Pride month: what our commitment to Diversity & Inclusion means to Annette Friskop.
Contributed by Annette Friskopp, VP & GM of HP Specialty Printing Systems and Executive Sponsor of Global Pride at HP Inc.
Pride Month 2018 may be over, but Annette Friskopp shares what HP’s commitment to diversity and inclusion means to her today and every day.
As Pride Month wraps up, I’m filled with gratitude and inspiration. Thirty-two years ago, I joined the workforce in New York City.
I left my family and friends because I was pretty sure New York City would offer me more opportunities to meet other gay people and be successful in business if anyone did find out I was gay.
Early in my career, a top manager at my company was shot by another man, and my boss said the victim deserved it because he was gay.
No one said anything else, and Human Resources was completely silent. I remained in the closet and planned my exit from that company.
Still today, research shows that companies that don’t create an inclusive environment for their lesbian, gay, bisexual, transgender, and queer/questioning (LGBTQ) employees experience lower retention and lower business results.
Leading the way to inclusion
I worked for a number of companies on a number of continents before joining HP almost nine years ago.
I have seen a lot of positive changes, and HP stands out in leading the way. In 1986, HP employees started one of the first lesbian and gay employee groups.
We had one of the first Safe Space initiatives in the ‘90s, and we now have Allies@HP resources available to all employees, no matter where they are located.
Many of the advances in building an inclusive environment started with one person or a handful of people stepping forward and personally explaining why anti-discrimination was good for business.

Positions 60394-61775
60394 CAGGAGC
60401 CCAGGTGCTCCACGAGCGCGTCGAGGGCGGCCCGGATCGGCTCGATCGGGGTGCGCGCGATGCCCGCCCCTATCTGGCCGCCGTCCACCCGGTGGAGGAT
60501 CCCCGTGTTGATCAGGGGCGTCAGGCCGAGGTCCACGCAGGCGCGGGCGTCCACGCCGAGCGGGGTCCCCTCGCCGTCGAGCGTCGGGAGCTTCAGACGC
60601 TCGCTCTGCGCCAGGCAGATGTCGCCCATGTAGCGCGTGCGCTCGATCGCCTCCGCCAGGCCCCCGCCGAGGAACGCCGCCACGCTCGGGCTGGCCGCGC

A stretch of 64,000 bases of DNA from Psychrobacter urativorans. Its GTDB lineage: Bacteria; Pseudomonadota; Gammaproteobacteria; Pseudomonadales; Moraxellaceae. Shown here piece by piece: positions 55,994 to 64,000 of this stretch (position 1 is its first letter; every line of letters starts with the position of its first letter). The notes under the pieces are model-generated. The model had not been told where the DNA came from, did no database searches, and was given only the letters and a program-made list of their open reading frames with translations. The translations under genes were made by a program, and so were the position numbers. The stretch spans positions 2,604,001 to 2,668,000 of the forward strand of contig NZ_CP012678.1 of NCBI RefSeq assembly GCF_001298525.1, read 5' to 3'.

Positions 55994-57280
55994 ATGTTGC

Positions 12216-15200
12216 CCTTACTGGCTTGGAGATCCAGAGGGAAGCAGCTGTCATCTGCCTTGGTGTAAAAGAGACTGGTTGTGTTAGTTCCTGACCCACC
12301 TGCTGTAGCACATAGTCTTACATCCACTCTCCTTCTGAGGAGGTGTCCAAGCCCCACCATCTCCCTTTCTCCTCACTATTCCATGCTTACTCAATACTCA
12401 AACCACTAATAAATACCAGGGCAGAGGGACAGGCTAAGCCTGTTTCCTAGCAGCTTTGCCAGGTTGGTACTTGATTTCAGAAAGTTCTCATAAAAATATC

Life at HP
Fast forward to today. HP continues to lead the way.
It’s hard to measure what it means to a closeted person when our CEO, Dion, talks about the importance of diversity, or when country managers and leaders write supportive letters to kick off Pride Month, or when many leaders and colleagues march in Pride parades and participate in ally trainings.
I’m sure that not one LGBTQ employee takes this for granted because most of us have experienced some situation in our careers that reminds us of how hurtful it can be to feel not included or worse.
Research also shows how recent graduates entering the workforce look to see if companies have an inclusive environment for LGBTQ employees, as this is the type of environment they want to choose for their careers.
Pride is not just about LGBTQ employees. Pride is the recognition that our customers are LGBTQ as well, and they make trillions of dollars of annual purchase decisions.
Pride is about embracing different opinions and points of view so that collectively we can invent the best possible solutions for our customers.
If we were not putting the focus on creating a diverse and inclusive workplace that we are, we would be missing out on the best talent pool, the full spectrum of creative ideas, and the cross-collaboration that happens between so many different employees.
To succeed as a company and stay at the top of our industry, we need all the talents of everyone.
Pride Month at HP
I continue to learn new perspectives every year during Pride Month.
When I read posts on our internal social media page about LGBTQ activities in Mexico, Brazil, Poland, Germany, Costa Rica, Houston, Boise, San Diego, Rio Rancho, Corvallis, Singapore, Taiwan, and Bangalore (just to name a few), I realize there is no one Pride voice in HP, there are many.
HP Bangalore employees are leading the way with transgender awareness training. HP Brazil employees participated in the largest Pride parade in the world.
I’ve met HP Pride leaders in many countries in my routine travels, and I’m touched to hear their personal stories, hear about their children, their volunteer activities, and their love for their HP jobs.
I feel the common thread of the HP Way through all of us, striving to make HP a great place to fulfill career aspirations, grow, and give back to our communities. Dave Packard and Bill Hewlett would be proud.
When I see Pride and ally stickers at our offices globally, I feel gratitude for the change I’ve seen in the workplace and I also think of the opportunities we have to do more.
Many who cannot come out for personal or cultural reasons see these symbols in silence and feel welcome in their HP work family.
We all have an opportunity to learn from each other and enrich our lives with different perspectives.
Compared to other companies where I have worked, I have never experienced such genuine inclusion and deep work friendships as a result.
Want to learn more? Watch “Reinvent Mindsets: Proud Portraits” and visit our Diversity & Inclusion website.
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